Dec 122013
 

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It’s a breakthrough in the fight against disease-carrying mosquitoes.

Researchers have found a chemical that disables the part of the insect’s brain that smells humans. Future bug repellents based on the compounds could give people an invisibility cloak against the winged pests. We talked to a scientist who worked on the discovery to find out more.

There are three main ways that mosquitoes zero in on their targets. The strongest mosquito attractant is carbon dioxide (CO2), which the insects can detect from a distance of up to 20 to 30 meters. “The reason mosquitoes and other blood-feeding insects have evolved to detect CO2 is because every living vertebrate is going to produce a lot of CO2 as turbulent plumes,” said Anandasankar Ray, an entomologist at the University of California, Riverside. “It doesn’t just dissipate; the prevailing wind will carry it almost like cigarette smoke gets carried away.”

At closer range, mosquitoes can sense different odors that are emitted from the skin (human skin odor is mostly the byproduct of skin microbes, which break down sweat to produce smelly volatiles). Finally, mosquitoes can detect body heat. Some research has also suggested that mosquitoes are attracted to certain blood types, which may be mediated by different odor molecules, but the evidence for this idea is not robust, Ray told io9.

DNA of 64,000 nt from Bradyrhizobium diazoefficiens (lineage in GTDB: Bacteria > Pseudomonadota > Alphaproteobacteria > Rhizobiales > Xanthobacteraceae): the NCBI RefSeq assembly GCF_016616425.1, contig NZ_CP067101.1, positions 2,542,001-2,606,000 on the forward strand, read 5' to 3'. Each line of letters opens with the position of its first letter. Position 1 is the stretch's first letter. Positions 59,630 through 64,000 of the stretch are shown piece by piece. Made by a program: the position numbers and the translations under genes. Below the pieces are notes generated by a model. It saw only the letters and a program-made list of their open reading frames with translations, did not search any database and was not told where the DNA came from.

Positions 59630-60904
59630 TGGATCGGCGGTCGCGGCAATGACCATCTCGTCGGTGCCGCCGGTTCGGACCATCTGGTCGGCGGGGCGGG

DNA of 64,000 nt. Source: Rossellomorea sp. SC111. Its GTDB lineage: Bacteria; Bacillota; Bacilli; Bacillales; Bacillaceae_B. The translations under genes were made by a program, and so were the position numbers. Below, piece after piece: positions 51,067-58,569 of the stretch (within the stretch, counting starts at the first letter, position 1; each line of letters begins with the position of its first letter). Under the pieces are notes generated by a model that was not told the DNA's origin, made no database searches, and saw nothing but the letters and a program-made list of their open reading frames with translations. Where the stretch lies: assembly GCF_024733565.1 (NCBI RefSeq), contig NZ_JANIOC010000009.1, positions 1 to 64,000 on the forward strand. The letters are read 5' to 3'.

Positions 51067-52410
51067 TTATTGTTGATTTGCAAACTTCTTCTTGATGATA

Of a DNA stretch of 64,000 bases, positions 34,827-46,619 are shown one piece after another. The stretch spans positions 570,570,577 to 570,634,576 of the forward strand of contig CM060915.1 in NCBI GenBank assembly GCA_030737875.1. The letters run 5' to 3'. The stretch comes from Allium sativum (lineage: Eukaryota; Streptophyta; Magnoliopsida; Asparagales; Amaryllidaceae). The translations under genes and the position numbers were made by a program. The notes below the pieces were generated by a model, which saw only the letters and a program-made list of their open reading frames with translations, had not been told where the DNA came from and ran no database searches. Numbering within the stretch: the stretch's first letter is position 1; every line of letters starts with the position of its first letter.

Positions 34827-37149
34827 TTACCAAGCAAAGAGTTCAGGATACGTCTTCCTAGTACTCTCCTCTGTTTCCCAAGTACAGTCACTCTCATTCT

The Carbon Dioxide Conundrum

Given mosquitoes’ remarkable ability to detect CO2 from a great distance, scientists have focused on determining just how, exactly, the insects can sense the gas, in hopes of someday blocking the ability. What it boils down to, they found, is a class of olfactory sensory neurons called cpA, which are housed in the mosquitoes’ maxillary palps, a type of sensory organ between the antennae near the mouth. In 2011, Ray and his colleagues discovered that they could use certain chemical odors to overstimulate the cpA neurons, and disrupt mosquitoes from detecting CO2.

“We then started wondering what would happen if the [CO2-blocked] mosquitoes would come closer to us and go towards our feet or arms,” Ray said. Even though the mosquitoes can’t detect people from the carbon dioxide on their breath, they could still sense skin odor, allowing them to find their prey. So the team, as well as other research groups, decided to pinpoint receptors that pick up on skin odors.

Experiments have demonstrated that skin odor alone can draw in mosquitoes, and scientists found that some odors did activate certain receptors in mosquito antennae. But, strangely, researchers couldn’t tie the activation of these receptors to the mosquitoes’ attraction behavior. In every case, the insects’ CO2 receptors also needed to be activated with carbon dioxide to elicit the attraction behavior. This left everyone scratching their head, trying to figure out why activating just the antennae receptors didn’t work. “At that point we hit a roadblock,” Ray said.

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